Confirmation (Catholic Church)
, also known as
, is one of the seven
through which Catholics pass in the
process of their religious upbringing. According to Catholic doctrine, in this sacrament they receive the Holy Spirit.
Recall then that you have received the spiritual seal, the Spirit of wisdom and understanding, the spirit of right
judgment and courage, the spirit of knowledge and reverence, the Spirit of holy fear in God's presence. Guard what
you have received. God the Father has marked you with his sign; Christ the Lord has confirmed you and has placed
his pledge, the Spirit, in your heart.
Catholics believe that Confirmation is based on Biblical precedent such as
Acts of the Apostles
Now when the apostles in Jerusalem heard that Samaria had accepted the word of God, they sent them Peter and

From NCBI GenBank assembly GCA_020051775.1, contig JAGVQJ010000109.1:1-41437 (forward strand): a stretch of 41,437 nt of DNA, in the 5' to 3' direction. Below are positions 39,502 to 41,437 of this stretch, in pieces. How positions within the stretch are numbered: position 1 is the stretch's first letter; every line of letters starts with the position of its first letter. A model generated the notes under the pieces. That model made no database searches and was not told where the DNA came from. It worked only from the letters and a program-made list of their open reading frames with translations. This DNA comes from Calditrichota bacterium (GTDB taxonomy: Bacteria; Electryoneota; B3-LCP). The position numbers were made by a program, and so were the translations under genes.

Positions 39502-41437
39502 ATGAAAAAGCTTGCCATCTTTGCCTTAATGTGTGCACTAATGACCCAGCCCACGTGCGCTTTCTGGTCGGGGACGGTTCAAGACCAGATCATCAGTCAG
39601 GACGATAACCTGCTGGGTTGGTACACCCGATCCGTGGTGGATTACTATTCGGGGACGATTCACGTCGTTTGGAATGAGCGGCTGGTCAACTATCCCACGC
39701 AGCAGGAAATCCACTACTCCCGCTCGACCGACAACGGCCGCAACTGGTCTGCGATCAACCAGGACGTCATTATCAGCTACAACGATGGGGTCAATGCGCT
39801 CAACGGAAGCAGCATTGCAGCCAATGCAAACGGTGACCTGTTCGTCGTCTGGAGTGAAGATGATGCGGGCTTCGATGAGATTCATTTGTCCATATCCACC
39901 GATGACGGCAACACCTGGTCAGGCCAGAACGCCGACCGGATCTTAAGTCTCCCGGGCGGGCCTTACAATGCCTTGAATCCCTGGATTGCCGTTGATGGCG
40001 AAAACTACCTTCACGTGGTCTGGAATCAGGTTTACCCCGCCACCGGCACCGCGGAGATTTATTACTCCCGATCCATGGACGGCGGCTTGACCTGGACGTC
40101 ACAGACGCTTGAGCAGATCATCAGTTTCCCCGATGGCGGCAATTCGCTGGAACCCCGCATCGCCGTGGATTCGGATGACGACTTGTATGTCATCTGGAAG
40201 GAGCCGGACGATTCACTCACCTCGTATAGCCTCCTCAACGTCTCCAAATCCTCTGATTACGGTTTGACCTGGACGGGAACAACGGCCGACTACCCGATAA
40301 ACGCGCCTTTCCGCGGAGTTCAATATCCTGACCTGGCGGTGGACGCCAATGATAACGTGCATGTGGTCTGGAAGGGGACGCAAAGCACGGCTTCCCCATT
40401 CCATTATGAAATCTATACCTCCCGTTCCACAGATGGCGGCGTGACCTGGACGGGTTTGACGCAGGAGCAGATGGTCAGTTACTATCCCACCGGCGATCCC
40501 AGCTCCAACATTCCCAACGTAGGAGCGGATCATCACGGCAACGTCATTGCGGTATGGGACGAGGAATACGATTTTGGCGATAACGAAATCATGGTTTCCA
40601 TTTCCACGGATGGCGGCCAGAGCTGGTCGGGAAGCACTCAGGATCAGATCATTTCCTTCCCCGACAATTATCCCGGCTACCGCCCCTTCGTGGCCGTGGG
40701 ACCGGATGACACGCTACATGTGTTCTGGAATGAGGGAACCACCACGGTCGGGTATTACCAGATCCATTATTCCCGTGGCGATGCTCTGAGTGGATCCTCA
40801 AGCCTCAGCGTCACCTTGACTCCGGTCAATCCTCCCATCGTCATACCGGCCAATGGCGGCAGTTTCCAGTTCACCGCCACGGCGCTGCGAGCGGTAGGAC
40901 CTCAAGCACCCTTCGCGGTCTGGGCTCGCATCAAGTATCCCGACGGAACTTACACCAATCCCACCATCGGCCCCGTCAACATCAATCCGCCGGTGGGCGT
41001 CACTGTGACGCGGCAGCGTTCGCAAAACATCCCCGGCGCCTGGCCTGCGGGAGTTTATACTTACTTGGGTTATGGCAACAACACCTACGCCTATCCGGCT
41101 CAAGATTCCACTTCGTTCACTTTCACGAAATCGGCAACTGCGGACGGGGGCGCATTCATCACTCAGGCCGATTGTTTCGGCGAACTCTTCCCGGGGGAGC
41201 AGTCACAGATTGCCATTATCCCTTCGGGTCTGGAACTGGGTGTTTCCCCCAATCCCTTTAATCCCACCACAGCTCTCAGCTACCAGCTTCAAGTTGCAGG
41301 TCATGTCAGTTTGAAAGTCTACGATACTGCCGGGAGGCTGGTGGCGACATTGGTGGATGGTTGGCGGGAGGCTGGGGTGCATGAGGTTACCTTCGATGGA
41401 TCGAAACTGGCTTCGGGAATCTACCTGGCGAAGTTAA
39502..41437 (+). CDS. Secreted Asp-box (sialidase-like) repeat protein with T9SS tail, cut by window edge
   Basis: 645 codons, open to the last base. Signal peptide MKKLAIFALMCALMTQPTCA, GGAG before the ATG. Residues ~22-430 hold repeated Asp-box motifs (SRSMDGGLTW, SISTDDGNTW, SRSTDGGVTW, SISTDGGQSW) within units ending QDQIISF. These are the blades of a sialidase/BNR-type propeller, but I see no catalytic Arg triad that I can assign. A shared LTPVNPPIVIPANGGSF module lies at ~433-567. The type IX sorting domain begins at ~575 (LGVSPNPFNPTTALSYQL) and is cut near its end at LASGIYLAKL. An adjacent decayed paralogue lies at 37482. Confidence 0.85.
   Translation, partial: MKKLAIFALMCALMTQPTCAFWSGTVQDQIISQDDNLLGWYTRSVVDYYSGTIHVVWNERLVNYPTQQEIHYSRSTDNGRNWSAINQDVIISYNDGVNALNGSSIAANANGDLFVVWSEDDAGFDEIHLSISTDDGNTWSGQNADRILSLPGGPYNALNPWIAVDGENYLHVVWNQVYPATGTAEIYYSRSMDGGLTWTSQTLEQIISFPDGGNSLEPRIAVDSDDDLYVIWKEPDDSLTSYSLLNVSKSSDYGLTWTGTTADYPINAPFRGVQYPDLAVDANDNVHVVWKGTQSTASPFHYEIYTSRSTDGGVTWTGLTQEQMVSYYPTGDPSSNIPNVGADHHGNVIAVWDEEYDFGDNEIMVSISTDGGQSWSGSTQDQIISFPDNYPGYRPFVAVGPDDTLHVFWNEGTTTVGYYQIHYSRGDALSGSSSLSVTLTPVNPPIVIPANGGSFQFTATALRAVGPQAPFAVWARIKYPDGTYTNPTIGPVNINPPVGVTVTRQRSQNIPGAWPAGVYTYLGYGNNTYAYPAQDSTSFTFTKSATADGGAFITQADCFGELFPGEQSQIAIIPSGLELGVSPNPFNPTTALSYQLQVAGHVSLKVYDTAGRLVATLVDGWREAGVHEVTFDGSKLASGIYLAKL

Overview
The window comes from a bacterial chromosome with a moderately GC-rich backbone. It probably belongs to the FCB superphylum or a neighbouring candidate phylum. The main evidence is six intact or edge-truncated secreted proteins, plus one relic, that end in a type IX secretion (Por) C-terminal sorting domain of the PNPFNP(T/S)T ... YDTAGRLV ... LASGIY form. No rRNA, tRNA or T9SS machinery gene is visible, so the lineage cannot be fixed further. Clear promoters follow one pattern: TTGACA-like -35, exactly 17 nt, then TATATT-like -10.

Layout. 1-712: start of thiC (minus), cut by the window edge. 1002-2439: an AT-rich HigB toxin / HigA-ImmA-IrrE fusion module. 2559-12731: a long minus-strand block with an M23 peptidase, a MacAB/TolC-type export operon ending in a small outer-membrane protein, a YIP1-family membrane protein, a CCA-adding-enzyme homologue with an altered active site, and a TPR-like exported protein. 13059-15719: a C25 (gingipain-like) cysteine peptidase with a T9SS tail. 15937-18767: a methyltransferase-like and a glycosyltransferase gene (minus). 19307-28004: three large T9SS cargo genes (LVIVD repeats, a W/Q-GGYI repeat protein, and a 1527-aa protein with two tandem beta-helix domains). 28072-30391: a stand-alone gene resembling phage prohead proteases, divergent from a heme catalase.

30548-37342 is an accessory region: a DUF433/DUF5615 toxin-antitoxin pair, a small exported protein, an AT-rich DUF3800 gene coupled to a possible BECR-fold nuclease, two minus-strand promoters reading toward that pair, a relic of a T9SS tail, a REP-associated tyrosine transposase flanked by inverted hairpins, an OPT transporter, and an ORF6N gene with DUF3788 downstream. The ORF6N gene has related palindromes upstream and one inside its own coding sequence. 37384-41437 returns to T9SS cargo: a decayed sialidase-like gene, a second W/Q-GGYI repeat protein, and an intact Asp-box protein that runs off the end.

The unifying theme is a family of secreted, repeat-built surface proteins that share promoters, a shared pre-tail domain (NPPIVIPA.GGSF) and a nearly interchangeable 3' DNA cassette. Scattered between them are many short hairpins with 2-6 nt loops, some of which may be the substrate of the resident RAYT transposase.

John, who went down and prayed for them, that they might receive the Holy Spirit, for it had not yet fallen upon any
of them; they had only been baptized in the name of the Lord Jesus. Then they laid hands on them and they received
the Holy Spirit.
(i.e., Western) Catholic Church, the
is to be conferred on the faithful at about the age of
discretion (generally taken to be about 7, but most people are confirmed at ages 13–14), unless the
has decided on a different age, or there is danger of death or, in the judgement of the minister, a grave
reason suggests otherwise
. The number of Episcopal Conferences that have set a later age has diminished in
recent decades, and even in those countries a bishop may not refuse to confer the sacrament on younger children
who request it, provided they are baptized, have the use of reason, are suitably instructed and are properly disposed